To grow profits in today’s automotive environment, many auto dealers are focusing on growing service department revenue. Achieving this goal presents a number of challenges, including:
1) Declining new vehicle sales volumes
NADA predicts 2018 new-vehicle sales of 16.7 million units, down 2.3% from 2017. That’s not a huge decline, but new vehicle sales also face stiff competition from a glut of off-lease and used vehicles. Fewer new car sales means less future warranty work.
2) Higher quality vehicles
Available work per unit is declining as quality improves, service intervals lengthen and work shifts from repair to replace. Dealers can no longer count on substantial warranty work and in-warranty customer pay business from new vehicle sales as a way to feed steady business to their service departments.
3) Increased Competition
Independent aftermarket chains are entering a recession. Due to the recent spike in new vehicle sales, the volume of vehicles older than seven years and still in operation is declining.
This decline will continue until 2022, prompting chains to expand service offerings and launch aggressive marketing campaigns. Their prime target is customers with vehicles from four to six years old; the same customers that dealers like to target.
Dealers cannot afford to lose market share to independent chains. To maintain yield in this environment, dealers need to capture a greater percentage of their market service potential.
4) Shifting Customer Expectations
Today’s consumers expect a transparent and convenience-driven experience, which traditional dealer processes and systems are ill-equipped to deliver.
Your customers are baffled that they can track a pizza being made and delivered to them, but must call your dealership several times to check on the status of their car, then wait to pay at a cashier.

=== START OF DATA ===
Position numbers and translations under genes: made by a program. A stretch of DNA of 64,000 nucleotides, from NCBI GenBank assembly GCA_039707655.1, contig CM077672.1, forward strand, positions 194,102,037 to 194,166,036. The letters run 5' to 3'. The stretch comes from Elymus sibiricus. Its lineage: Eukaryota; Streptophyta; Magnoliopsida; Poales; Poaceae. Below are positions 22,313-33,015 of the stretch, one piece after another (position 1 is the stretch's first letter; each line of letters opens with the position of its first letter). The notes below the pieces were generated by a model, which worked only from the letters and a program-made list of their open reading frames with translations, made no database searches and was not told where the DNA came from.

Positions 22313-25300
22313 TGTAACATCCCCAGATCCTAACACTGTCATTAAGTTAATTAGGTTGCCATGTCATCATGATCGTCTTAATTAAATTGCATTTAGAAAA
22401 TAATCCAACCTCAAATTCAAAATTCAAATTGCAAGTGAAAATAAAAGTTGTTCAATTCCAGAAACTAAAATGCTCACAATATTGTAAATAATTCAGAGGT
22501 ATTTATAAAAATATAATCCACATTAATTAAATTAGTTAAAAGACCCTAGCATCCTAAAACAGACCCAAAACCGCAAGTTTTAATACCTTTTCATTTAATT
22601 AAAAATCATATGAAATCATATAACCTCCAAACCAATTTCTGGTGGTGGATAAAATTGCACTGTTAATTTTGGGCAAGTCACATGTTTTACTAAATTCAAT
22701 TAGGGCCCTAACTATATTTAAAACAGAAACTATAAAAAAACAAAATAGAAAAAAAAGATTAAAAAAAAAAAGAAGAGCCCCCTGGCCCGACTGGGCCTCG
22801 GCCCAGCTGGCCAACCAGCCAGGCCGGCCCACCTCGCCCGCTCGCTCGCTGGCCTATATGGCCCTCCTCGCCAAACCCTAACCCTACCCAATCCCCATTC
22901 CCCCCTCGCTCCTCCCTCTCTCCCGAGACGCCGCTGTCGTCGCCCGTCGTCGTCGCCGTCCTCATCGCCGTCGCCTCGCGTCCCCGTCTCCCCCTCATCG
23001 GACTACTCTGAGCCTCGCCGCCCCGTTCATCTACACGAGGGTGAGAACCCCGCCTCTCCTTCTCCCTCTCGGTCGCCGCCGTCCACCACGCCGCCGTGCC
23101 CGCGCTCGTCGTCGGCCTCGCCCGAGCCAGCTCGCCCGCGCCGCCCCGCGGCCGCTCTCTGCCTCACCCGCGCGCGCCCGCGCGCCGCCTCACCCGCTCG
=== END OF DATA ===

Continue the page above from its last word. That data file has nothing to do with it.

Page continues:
5) Lack of Service Growth Strategy
Growing service revenue doesn’t just happen. Growth requires the creation, execution and management of a strategic plan. Many dealers don’t have a strategic plan, unless you believe that doing more of the same counts as a plan.
What was it someone once said about doing the same thing over and over again, but expecting different results?
The good news is, it’s not all bad news. Our industry is exiting a period of unprecedented tailwinds that have created exciting opportunities for growth.
Since 2012, the combination of increased new vehicle sales and a 13 percent reduction in the number of auto dealerships has created the highest units-in-operation (UIO) to dealer ratio in history.
To take advantage of this opportunity, you need to accomplish two things:
- Increase service yield from current customers/UIO
- Increase market share
Do you know what your dealership’s current revenue-per-UIO is? Do you know what you have to do to increase market share?
If you’re not sure, the first thing you should do is ditch the service absorption metric. I’ve written before how I believe that service absorption is a dangerous number [link to blog] and is an outdated metric for modern times.
One major problem with this metric is that you can have 100 percent service absorption, yet still be losing market share. You can’t manage what you can’t measure.